• provide regulators with a contemporary, graduated set of regulatory powers to monitor and enforce compliance with the Standards
  • improve information sharing between regulators to allow regulators to coordinate regulatory activity and share intelligence, to better identify risks to children and young people and to inform educational activities— and then the fourth of these—
  • provide the Commission for Children and Young People with critical state-wide leadership and capacity building functions

So what else does the bill do? The reforms outlined below are substantial and underline the
government’s commitment to ensuring the highest possible standards are in place to protect children and young people from harm. They promote and enhance compliance with the child safe standards across approximately 50 000 Victorian organisations, including schools, hospitals and churches, which will make these places safer for children. The bill implements eight of the 15 recommendations of Victoria’s review requiring legislative amendment, with the remaining recommendations being implemented administratively or via a further legislative instrument. Watch this space.

Another important aspect of the bill is the proposed amendments to the Child Wellbeing and Safety Act 2005, which will (a) provide regulators of the standards with contemporary monitoring and
enforcement powers, (b) include a mechanism clearly identifying the regulator for each sector that is subject to the standards and provide the Commission for Children and Young People with additional statewide leadership and capacity-building functions and (c) facilitate improved information sharing between regulators so that non-compliance with the standards can be more effectively and efficiently identified, thereby making organisations safer for children.

Another finding of the 2019 review of the child safe standards scheme was that regulators of the standards should look to integrate the standards into their existing regulatory frameworks. To facilitate the standards being integrated into the Child Wellbeing and Safety Act, the bill also amends the Education and Training Reform Act 2006. The bill provides too the Victorian Registration and Qualifications Authority—the VRQA as we know it—with the necessary regulatory powers so other aspects, such as requirements for registration and approval, are enforced. The bill also amends the ETRA by introducing new powers to monitor and enforce compliance with the standard into Victoria’s existing regulatory framework for schools and other educational organisations, thereby ensuring the burden is reduced by having one regulatory framework instead of two.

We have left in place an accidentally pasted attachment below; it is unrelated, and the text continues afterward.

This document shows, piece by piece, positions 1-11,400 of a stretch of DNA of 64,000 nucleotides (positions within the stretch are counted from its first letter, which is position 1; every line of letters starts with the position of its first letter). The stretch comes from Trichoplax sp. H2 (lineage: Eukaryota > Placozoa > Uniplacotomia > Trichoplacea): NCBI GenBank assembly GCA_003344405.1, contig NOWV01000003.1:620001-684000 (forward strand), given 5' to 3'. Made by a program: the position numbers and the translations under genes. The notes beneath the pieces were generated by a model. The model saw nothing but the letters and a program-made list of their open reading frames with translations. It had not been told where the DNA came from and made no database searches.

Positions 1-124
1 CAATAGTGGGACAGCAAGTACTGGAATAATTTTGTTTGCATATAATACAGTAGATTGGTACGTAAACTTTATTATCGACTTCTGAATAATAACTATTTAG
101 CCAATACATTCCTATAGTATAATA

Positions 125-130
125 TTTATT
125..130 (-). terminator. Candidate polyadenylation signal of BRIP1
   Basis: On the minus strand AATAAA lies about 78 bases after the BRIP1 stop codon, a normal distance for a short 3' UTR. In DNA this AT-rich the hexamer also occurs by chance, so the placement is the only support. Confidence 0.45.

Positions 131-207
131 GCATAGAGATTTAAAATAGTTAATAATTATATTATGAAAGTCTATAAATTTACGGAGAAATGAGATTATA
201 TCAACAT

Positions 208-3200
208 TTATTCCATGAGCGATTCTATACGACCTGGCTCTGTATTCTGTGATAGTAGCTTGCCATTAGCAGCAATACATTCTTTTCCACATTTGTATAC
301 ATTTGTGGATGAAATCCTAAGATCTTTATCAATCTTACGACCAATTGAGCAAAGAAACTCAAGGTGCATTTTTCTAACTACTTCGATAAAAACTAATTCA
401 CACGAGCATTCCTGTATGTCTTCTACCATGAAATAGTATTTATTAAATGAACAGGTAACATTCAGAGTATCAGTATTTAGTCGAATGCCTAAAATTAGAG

The government has consulted extensively with interested parties during the drafting of the bill. These include regulators of the standards, child advocacy groups and organisations subject to the standards, including sporting clubs, religious bodies, Aboriginal organisations, private businesses, disability service providers, peak representative bodies and councils.

Further changes in the bill provide regulators with clear powers to monitor and enforce the standards. Regulators will provide information and advice to assist organisations in their understanding of their obligations to promote consistent child safety outcomes and to encourage child safety and wellbeing across a wide range of organisations. Regulators will also have a range of options to assist them in better tailoring their responses to risk—for example, by giving an official warning, where appropriate, instead of issuing an automatic fine or commencing a prosecution.
This legislation is yet another very fine example of the government’s commitment to protect children and should be widely supported. Of particular importance is the groundbreaking intensive family preservation and reunification response with its focus on intervention and prevention, and Home Stretch, where 500 or so young people are being supported so they can stay at home with care and family. I commend the bill.